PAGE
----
The number of reported sex crimes in Alaska increased 19.5% in 2018 compared with 2017, according to a new report from state law enforcement.
That doesn’t necessarily mean more sexual offenses took place and instead could point toward more people around the state reporting the incidents to law enforcement, said Megan Peters, communications director for the Alaska Department of Public Safety.
“It doesn’t truly mean that, ‘Yes there’s an increase in crime.’ It means that we know for sure that there is an increase in reporting,” Peters said.
Alaska has the highest rate of sexual assault in the U.S., nearly four times the national average.
Nearly 44% of all victims of reported sex offenses in 2018 in the state were Alaska Native females, the report says.
The true number of sex crimes that occur in Alaska over any given time period is unknown. The statistics released Wednesday by the Department of Public Safety are based on the number of crimes that people report to state troopers, local police and other law enforcement agencies around the state in a given year. Many survivors of rape and child sexual abuse never reveal the crimes to police or even family members.
“For us, I know this seems really backwards, but an increase in the reporting of incidents is actually a good thing because it allows us to get a better picture of the totality of what we’re dealing with,” Peters said.
Peters said some Alaskans might be more inclined to report the offenses due to shifts in law enforcement training, education and support services offered to victims. The increase also coincides with the rise of the #MeToo movement and a growing cultural emphasis on holding sexual predators accountable.
Additionally, some of the incidents that get reported in a given year could have happened in prior years, Peters said.
In addition to a 19.5% increase in reported sex offense incidents in 2018, the number of total reported victims increased 23.5% compared with 2017. More than half of all reported sex crime victims in Alaska — some 55% — were juveniles, the Department of Public Safety reported.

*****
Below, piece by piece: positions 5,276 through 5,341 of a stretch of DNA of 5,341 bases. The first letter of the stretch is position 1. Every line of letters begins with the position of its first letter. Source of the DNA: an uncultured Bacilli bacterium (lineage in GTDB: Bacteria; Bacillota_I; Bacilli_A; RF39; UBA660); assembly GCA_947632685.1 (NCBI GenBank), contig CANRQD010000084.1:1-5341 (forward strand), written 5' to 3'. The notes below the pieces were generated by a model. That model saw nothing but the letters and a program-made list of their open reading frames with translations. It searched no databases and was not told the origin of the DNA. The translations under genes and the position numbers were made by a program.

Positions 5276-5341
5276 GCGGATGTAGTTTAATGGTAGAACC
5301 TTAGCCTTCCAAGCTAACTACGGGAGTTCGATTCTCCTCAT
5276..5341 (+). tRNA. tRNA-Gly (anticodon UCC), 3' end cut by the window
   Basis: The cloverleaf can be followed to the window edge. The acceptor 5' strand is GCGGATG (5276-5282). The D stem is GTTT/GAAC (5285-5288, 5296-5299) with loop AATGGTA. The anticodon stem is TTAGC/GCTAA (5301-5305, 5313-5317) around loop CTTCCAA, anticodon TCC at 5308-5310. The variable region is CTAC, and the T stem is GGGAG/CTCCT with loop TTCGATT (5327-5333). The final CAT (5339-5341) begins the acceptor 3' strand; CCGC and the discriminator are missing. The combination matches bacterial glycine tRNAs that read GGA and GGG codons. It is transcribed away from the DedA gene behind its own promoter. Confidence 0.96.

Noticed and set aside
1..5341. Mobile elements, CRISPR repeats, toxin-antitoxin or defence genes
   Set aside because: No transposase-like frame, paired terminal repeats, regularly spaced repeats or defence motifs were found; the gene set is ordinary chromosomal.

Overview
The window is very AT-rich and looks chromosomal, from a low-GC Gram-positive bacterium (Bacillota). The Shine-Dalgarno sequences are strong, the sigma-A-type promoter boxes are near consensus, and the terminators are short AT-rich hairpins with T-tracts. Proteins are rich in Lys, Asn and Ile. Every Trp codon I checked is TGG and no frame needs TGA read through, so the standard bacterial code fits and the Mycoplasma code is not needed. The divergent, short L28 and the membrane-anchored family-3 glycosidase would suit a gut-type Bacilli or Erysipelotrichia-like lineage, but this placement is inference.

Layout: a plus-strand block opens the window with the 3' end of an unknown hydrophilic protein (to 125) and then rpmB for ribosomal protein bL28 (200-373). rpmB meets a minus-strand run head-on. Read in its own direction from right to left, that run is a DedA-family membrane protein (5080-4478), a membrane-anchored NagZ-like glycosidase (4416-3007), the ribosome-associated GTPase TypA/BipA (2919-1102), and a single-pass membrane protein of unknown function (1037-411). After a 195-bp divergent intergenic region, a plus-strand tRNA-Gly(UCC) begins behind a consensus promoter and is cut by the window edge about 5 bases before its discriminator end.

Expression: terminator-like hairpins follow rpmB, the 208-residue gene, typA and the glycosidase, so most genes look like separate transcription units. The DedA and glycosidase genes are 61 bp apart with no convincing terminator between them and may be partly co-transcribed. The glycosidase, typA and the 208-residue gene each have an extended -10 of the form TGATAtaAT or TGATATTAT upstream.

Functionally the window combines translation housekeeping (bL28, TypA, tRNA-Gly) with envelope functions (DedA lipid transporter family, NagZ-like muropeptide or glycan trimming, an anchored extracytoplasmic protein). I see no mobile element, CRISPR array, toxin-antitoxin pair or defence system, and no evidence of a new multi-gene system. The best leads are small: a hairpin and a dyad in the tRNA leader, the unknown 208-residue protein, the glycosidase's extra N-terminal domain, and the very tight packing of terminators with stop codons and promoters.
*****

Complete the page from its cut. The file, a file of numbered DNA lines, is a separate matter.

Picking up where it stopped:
Multiple surveys and reports attempt to quantify sex offenses statewide, but they’re hard to compare, Peters said.
The Alaska Victimization Survey gets information through phone calls to women over the age of 18, while the Uniform Crime Reporting Program and the Felony Level Sex Offenses report use information reported to law enforcement around the state.
Among the findings of the Felony Level Sex Offense Report released Wednesday:
• Western Alaska reported the highest rate of sex offenses based on population, while Southeast Alaska reported the lowest.
• The Anchorage area had the highest number of incidents reported.
• Over 55% of all reported victims were juveniles.
• 88% of victims were female.
• Victims under the age of 11 most often reported being assaulted by a parent.
• Alaska Native females were reported to have the highest victimization rate of any gender or racial group, making up 43.7% of all reported victims.
• The median age of female victims was 17, while the most common age was 15.
• The median age of male victims was 12, while the most common age was 4.
• More than 93% of the time, the victim somehow knew the offender. With victims under 11 years old, less than 2% of the offenses involved a stranger.
• Of the incidents in which the location of the assault was provided, 75% occurred at a residence or home.
• Of the incidents in which weapons data was provided, 91% did not involve a weapon.
The Anchorage Daily News and ProPublica are investigating sexual violence across the state. Alaskans who want to share their experiences or comment on the epidemic are encouraged to email the reporting team at firstname.lastname@example.org.